People need encouragement. We are beings who thrive on positive reinforcement, even if we are too prideful to admit it. Notice how we come alive when we are supported, seen, and appreciated? When reminded of our value, we perform better at work. We’re more self-confident. We have more energy. This is a topic I’m passionate about, as people would change for the better if we committed to believing in one another.
Reflecting on this topic, I realized this practice gets harder as we age. But why? Is it fear that someone else’s success threatens our own? Are we “too busy”? Is it due to a lack of care? It might be a mix of all the above, but I am going to say something that might be a little hard to hear. We get increasingly self-absorbed as we age.
Now, some of this is completely natural. As a working professional, spouse and/or parent, you don’t have the same capacity in your schedule as you once did. That’s part of growing up! That, my friends, is responsibility.
But in going back to the basics, I encourage you to go watch a little league game (or rather, think back to a former one). Chances are, you’re going to find a little kid on the sidelines cheering for everyone. No matter who scores, there they are, jumping and clapping with vigor. It’s unclear if they understand the point of the game, but no one dares to spoil their fun.
Somewhere between that stage of life and the present day, we lost a little momentum in showing up for our people. From a recent binge of Netflix’s ‘Cheer’, Coach Monica took me back to my former glory days of cheerleading. I realized several formative lessons on supporting others took place on a blue cheer mat. In between the moments spent in an astronomical amount of bobby pins and an absurd amount of glitter, I was coached to cheer people on (not just athletes!).
This is as much of a reminder to me as it is a lesson to you. While I don’t have encouragement mastered, I’ve been lucky to have coached by some amazing humans. So get in your ‘ready’ positions, team.
Here are a few things you can do to be the cheerleader of your people:
Show Up Big
Cheerleaders are known for their spirit. They’re participating in spirit week, fully decked out in costumes and face paint. They’re attending school events and involved in their community. Chances are, if you’re a cheerleader, these are the kind of things you live for.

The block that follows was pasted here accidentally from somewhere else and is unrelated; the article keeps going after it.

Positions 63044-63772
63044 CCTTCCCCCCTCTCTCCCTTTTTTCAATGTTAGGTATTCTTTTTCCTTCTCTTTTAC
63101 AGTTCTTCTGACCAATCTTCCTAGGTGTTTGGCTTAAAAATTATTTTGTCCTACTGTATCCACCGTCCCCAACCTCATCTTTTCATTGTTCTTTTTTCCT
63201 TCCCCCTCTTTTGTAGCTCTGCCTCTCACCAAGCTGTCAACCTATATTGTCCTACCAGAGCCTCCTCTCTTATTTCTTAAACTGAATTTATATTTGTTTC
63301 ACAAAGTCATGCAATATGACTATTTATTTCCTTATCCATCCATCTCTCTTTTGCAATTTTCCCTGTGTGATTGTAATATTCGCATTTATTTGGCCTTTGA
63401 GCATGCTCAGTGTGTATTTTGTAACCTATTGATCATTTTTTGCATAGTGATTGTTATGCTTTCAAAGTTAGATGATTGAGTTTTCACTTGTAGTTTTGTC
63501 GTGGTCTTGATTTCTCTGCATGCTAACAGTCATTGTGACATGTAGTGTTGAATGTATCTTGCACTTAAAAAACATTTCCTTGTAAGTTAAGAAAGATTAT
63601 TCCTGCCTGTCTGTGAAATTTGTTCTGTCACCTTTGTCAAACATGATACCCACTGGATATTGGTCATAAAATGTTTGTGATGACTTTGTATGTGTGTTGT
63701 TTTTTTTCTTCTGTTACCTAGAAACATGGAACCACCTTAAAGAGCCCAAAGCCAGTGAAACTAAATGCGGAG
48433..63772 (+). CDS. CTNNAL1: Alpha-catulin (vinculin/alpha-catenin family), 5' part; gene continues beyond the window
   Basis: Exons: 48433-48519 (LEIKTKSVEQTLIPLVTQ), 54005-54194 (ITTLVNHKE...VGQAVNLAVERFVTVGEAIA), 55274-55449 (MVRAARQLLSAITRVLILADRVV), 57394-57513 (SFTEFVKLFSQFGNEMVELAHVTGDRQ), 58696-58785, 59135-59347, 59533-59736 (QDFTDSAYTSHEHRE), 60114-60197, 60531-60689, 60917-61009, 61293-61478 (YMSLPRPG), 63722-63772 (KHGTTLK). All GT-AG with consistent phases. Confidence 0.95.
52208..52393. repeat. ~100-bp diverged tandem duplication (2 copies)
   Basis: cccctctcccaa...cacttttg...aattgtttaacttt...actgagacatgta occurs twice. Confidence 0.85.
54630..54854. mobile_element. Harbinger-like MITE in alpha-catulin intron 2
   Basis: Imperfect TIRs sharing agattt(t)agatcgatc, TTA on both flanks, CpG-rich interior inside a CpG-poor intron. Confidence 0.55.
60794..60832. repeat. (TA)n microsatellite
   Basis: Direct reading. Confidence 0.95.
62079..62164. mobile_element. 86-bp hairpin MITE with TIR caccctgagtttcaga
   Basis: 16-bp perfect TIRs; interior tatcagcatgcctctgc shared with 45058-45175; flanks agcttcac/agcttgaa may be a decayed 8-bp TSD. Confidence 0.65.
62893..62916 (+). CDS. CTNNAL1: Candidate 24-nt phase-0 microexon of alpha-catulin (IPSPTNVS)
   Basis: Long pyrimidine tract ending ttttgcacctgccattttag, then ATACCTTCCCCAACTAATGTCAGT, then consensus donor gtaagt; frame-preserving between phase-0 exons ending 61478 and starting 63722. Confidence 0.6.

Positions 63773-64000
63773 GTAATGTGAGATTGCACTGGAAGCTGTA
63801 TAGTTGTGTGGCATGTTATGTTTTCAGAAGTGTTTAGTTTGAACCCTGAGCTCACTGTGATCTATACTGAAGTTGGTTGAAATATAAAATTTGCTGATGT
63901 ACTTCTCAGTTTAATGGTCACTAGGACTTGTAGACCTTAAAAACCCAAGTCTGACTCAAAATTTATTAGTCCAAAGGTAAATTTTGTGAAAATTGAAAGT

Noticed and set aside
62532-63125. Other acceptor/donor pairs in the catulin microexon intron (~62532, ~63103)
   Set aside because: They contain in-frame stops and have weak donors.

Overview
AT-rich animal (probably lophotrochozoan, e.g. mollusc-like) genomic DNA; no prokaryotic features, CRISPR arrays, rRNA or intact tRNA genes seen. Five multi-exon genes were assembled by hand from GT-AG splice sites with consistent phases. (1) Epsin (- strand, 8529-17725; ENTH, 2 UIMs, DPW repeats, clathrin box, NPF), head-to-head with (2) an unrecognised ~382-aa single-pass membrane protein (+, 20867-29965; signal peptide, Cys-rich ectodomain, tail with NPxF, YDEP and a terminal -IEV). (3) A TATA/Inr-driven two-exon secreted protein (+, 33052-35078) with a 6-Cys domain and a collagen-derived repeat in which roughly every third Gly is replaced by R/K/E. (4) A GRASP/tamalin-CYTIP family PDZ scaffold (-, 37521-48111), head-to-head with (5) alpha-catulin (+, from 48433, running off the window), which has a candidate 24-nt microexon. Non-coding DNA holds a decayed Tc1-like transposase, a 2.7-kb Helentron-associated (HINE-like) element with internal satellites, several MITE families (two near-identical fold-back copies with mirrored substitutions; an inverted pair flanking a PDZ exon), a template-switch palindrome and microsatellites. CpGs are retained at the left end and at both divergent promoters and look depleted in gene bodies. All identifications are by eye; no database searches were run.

The days of high school are long behind most of us, so how does this translate into your adult life? Well, it’s that dinner to honor your friend’s promotion. The local food pantry your people are heading up. Your (by blood or by choice) niece or nephew’s robotics competition. Can you imagine if we chose to show up with excitement for the things we dread or see as a chore? Pump yourself up for the things your friends are excited about and watch them light up. I promise you, they’ll come alive.
You don’t even need a reason or an event, you just need a Tuesday. Especially in a global pandemic, you have to create your own moments to celebrate. Commit to it.
In cheerleading, there are two different types of routine run-throughs. First, there is what we call “marking”. During marking, the squad walks through the routine to ensure everyone knows their placement and timing. They go through the motions, but it’s performed at lower energy. It’s a conservative effort that withholds any stunts or tumbling. Coaches ask squads to mark a routine to clean-up the performance and preserve everyone’s energy.
Then, there’s what we call “full-out”. It’s exactly as it sounds. This is when squads practice the routine just as hard as they would perform in an actual competition. Your most complex stunts and most difficult tumbling sequences are thrown. This is where your shirt is drenched in sweat and your voice is hoarse from cheering on your teammate’s new skill.
When it comes to life, I am afraid too many of us “mark” our way through the motions. I get it: sometimes you need to preserve your energy. That’s an important topic for another day. But when it comes to our people, are we ever going full out? If the answer is no, it’s worth asking ourselves why.
For me, fear comes to mind. Anytime I am tempted to half show-up or “mark” my way through life, it’s because I’ve allowed fear to talk me out of it. I’d love to show up with a ridiculous amount of balloons to a friend’s birthday party. I only hesitate when I wonder if other people think I am weird. Will they think I am ‘too much’?
But going full out means being the one who buys the local Party City out of helium birthday balloons. It’s volunteering to dress up as your nibling’s favorite Disney character at their birthday party. It’s committing to supporting someone at full speed.
When it comes to this, cheerleaders aren’t consumed with the “what ifs”. They’re not concerned with looking silly or dumb. They’re just doing it full-out. True cheerleaders don’t care if they show up bigger than others. It isn’t about that – it’s about the people they support.
Lead by Example
This one is pretty straightforward. Cheerleaders don’t wait around for others to get excited. They’re the ones in front of the crowd. They’re first to clap for other’s achievements, and first to show support when their people are discouraged. They’re leading in a focused manner, zeroed in on the key players of the game.